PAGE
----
PAKISTAN remains among the most dangerous places in the world for members of the media who have been targeted by a variety of disgruntled elements. The latter have ranged from religious extremists to political militants as well as forces from within the security establishment. Media offices have been attacked and newspaper bundles burnt ‘in protest’ while journalists have been tortured and physically eliminated. Hence, the attack on the Express media group’s offices in Karachi on Friday, in which two people were injured, is very much a part of this grim pattern of intimidation. It was fortunate that despite the volley of bullets by gunmen on the media organisation’s offices nobody was killed. While the organisation says it had not received any threats prior to the attack, police officials are looking at two possible motives; the first is sectarian as the incident may have been motivated by the religious affiliation of the media group’s owners. The other possibility is that a group unhappy with the organisation’s coverage resorted to the criminal act. Whatever the motive, the attack highlights the volatile, often violent nature of life in Karachi, where armed individuals can terrorise at will.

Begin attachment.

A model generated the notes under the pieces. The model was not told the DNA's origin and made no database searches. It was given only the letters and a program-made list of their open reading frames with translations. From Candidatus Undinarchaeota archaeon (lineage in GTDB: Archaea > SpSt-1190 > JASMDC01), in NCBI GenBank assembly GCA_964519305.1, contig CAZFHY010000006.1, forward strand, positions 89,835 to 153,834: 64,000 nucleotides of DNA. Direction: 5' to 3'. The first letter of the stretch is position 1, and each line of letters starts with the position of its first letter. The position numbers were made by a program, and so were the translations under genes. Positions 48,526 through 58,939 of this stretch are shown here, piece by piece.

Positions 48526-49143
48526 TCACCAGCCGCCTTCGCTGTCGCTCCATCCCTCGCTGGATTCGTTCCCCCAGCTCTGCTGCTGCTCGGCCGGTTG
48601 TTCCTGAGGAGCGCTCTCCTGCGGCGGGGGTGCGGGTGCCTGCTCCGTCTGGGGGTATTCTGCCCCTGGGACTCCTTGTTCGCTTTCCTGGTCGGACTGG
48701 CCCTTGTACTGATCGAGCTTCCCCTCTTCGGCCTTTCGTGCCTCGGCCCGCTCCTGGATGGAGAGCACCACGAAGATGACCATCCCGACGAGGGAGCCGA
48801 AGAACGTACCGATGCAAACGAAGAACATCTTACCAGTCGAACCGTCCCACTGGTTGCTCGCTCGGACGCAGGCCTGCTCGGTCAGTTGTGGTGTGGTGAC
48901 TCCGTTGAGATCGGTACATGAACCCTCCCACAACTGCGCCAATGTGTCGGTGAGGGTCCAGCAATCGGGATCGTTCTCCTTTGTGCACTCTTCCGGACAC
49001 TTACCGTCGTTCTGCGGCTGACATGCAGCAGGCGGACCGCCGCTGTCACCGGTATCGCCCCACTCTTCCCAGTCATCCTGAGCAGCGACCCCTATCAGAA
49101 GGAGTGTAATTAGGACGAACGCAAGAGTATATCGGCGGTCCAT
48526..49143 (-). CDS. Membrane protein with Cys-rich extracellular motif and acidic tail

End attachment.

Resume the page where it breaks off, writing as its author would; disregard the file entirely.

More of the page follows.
While only a thorough probe can reveal the reasons behind the attack on the media group’s office, the crime should be condemned for what it is — an attempt to intimidate and scare the media. Here it is the state’s responsibility to step in and ensure that media houses, in particular those that are especially vulnerable, have adequate security. It has not happened so far but it would be sending a strong message indeed if the culprits behind this attack and other attacks before it are traced and punished. A culture of impunity will only worsen matters.